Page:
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The Democratic Strategist

Political Strategy for a Permanent Democratic Majority

Political Strategy Notes

In “Biden’s Push For Big Government Solutions Is Popular Now — But It Could Backfire,” Daniel Cox writes at FicewThirtyEight that “there are other possible explanations for why Americans might want more government intervention. Millennials (those born between 1981 and 1996) have experienced multiple economic traumas, which has left them less well-off than previous generations. Whether measured in terms of homeownership, retirement savings or debt, millennials have accumulated far less wealth on average than baby boomers (those born between 1946 and 1964) when they were the same age. As a result, millennials may be less worried about what the government is taking from them and more interested in what it can do for them. A recent Pew study bears this out. Roughly two-thirds of millennials — and 70 percent of Generation Zers (for this study, those born between 1997 and 2005) — believe government should do more to address societal problems while just under half of baby boomers agree….But if deficit spending and mounting debts no longer arouse ire among conservatives and trepidation among the public, that does not mean it never will. Reducing the deficit is not a high public priority, but a new Quinnipiac poll shows that 48 percent of Americans are worried that the Biden administration wants to spend too much money.”

At The Cook Political Report, Charlie Cook rolls out “The Six Factors That Will Shape 2022,” including a couple of optimistic notes for Dems: “The best argument to be made for Democrats in the House is that since they lost 11 seats last year, their exposure is light, only seven Democrats holding seats in districts that Trump won. One law of politics that can be counted upon is that a party cannot lose a seat they don’t hold….Republicans will have to defend 20 seats, compared to Democrats’ 14. Republicans also have five open seats among their 20, which are usually harder to defend than incumbent seats. Democrats have none….Democrats have four seats up in states with The Cook Political Report Partisan Voting Index of 3 points or less, meaning that the state’s vote margin is within 3 points of the national average. Republicans have five such seats. Of course, with only a single-seat margin, Democrats cannot afford any net loss at all.”

Republicans Will Punish Democrats for Every Reform They Make: But that shouldn’t stop Democrats from embracing big and sweeping changes while they can,” according to Elie Mystal, who writes at The Nation: “Unfortunately, many centrist and moderate Democrats seem paralyzed by the fear of what Republicans will do if they take back the Senate or the White House. They’re afraid to pass sweeping policy or procedural reforms because of how they think Republicans will punish Democratic politicians in the future. It’s hard to even have a debate about big, structural changes to how government functions because too many arguments devolve to “If Democrats do anything, Republicans will be super mean….Republicans are not bluffing when they promise retribution should Democrats use the power they have won. But so what? How is that any worse than what we have now?….Who in their right mind thinks Republicans won’t use all the power they have in, say, 2025 just because Democrats showed restraint in 2021? Republicans never hold their fire because they’re afraid of the Democratic response.”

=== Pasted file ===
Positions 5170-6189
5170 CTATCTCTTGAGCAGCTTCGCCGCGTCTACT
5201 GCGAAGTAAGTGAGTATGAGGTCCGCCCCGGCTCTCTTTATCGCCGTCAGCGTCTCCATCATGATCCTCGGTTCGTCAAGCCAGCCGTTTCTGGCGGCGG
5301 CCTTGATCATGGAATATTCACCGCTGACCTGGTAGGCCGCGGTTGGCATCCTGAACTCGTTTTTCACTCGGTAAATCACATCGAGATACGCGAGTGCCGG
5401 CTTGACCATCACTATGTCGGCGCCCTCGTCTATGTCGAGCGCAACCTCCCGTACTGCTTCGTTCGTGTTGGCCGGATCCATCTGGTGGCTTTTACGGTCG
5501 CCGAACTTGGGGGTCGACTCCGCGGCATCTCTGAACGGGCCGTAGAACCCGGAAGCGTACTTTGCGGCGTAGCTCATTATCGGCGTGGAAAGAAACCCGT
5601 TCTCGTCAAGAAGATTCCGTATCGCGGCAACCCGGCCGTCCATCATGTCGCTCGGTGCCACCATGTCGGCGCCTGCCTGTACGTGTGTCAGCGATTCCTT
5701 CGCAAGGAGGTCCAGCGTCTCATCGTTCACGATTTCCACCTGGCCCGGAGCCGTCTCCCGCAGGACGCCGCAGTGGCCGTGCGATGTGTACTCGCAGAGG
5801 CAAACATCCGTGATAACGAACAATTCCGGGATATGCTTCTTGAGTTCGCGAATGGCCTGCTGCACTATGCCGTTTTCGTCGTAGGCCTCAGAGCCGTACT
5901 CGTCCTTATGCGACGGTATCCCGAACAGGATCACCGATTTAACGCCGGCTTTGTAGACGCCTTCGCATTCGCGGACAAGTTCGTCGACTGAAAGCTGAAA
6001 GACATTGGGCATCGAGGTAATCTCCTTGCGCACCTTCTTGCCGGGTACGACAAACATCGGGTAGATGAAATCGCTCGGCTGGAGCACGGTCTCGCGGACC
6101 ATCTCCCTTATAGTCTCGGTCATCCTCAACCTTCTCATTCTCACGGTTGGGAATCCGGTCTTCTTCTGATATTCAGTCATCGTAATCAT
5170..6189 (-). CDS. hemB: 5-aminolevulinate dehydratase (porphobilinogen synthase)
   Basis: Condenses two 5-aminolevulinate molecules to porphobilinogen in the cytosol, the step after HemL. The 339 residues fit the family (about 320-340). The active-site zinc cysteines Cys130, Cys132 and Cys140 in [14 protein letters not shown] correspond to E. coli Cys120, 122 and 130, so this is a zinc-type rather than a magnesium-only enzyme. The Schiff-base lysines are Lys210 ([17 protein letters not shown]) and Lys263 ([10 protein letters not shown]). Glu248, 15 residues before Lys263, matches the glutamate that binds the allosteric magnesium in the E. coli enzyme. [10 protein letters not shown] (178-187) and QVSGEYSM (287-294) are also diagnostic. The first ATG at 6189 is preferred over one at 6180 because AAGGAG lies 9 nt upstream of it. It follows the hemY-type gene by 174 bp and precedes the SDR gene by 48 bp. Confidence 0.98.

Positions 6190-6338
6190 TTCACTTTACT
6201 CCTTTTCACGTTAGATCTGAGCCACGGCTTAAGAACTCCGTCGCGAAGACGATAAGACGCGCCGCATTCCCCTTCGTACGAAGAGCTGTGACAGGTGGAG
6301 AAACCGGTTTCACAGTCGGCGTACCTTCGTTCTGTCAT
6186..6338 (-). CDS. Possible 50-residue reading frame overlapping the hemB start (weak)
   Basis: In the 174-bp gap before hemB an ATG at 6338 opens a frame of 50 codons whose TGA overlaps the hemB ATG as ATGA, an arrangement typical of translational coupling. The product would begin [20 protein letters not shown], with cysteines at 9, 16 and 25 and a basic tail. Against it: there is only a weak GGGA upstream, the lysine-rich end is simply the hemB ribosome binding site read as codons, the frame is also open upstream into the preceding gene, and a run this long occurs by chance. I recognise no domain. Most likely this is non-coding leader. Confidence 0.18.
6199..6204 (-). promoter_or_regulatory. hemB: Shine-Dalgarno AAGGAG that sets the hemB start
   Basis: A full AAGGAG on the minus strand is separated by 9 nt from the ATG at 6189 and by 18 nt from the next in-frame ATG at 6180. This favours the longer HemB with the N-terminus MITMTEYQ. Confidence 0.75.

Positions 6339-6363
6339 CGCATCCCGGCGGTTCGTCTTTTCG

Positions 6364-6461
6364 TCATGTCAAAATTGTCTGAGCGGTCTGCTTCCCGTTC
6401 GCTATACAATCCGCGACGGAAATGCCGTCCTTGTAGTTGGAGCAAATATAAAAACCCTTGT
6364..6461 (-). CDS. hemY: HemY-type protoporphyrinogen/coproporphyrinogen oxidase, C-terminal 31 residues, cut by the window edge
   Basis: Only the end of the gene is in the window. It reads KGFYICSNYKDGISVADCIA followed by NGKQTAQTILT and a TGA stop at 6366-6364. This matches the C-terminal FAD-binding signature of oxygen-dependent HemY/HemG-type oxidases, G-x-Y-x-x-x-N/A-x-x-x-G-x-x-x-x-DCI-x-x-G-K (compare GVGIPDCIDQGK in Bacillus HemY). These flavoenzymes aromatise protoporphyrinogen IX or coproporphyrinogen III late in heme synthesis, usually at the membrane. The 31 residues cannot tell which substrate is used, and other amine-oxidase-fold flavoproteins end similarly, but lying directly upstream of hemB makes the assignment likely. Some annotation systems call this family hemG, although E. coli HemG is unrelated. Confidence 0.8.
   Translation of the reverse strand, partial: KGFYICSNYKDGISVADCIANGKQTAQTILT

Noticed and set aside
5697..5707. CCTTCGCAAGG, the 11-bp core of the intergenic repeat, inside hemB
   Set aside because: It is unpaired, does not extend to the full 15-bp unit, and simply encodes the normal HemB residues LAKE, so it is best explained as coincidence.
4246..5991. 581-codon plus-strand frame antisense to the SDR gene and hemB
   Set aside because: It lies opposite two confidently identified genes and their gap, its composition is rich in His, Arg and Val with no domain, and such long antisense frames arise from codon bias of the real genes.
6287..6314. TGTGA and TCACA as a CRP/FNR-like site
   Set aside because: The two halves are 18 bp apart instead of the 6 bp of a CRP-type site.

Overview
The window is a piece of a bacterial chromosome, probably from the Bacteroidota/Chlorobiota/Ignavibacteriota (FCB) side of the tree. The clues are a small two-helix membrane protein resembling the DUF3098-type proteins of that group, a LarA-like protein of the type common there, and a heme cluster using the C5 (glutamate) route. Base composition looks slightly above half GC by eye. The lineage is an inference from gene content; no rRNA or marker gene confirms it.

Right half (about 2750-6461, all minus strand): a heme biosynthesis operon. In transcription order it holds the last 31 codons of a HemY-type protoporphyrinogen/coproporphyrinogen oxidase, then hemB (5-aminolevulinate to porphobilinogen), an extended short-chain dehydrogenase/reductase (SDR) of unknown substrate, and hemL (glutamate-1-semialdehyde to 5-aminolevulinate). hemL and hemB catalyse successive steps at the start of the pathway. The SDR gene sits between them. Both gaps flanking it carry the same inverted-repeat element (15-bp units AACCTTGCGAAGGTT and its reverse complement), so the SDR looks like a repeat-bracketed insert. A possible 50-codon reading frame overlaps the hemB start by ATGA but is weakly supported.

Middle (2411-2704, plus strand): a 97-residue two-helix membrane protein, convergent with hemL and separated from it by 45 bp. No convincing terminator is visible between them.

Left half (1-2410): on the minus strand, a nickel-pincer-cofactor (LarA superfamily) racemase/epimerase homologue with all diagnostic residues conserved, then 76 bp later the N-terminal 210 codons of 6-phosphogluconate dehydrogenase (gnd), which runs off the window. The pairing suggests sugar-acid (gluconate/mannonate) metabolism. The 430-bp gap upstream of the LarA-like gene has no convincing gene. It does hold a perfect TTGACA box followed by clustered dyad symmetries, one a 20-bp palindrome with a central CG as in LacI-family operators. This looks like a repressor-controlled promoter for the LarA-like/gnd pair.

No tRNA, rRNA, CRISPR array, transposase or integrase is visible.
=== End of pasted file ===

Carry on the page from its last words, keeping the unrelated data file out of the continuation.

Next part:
“Unions communicate with their members about issues and candidates to make sure workers have information when they go to the polls on Election Day. Union members’ voter turnout is significantly higher than the general public’s,” according to a report by The Economic Policy Institute. “A study of union members finds they are 12 percentage points more likely to vote than voters who are not in a union….Other research shows that voter turnout is higher in states with greater levels of unionization….Conversely, turnout is lower in states that have adopted anti-worker “right-to-work” legislation. Right-to-work laws undermine unions’ ability to collect “fair share fees” from workers whose interests they represent. Fair share fees cover the costs of bargaining, contract administration, and grievance processes that unions are required by law to undertake on behalf of all (union and nonunion) members of a collective bargaining unit. Without fair share fees, union power degrades quickly—which is exactly what anti-union employers want. According to research by Columbia University professor Alex Hertel-Fernandez and his colleagues, the passage of right-to-work laws reduced voter turnout by 2% in presidential elections. This is not insignificant considering that in right-to-work states Michigan and Wisconsin, the losing candidate lost by less than 1 percentage point in the 2016 election.”

One comment on “Political Strategy Notes

  1. Victor on

    People have no idea how the federal government’s fiscal policies work. Democrats need to engage with the home budget propaganda that is “common sense” to the average voter. Yet explanations are not enough. You need to continually provide tangible benefits so people will be open to it being in their interest to learn.


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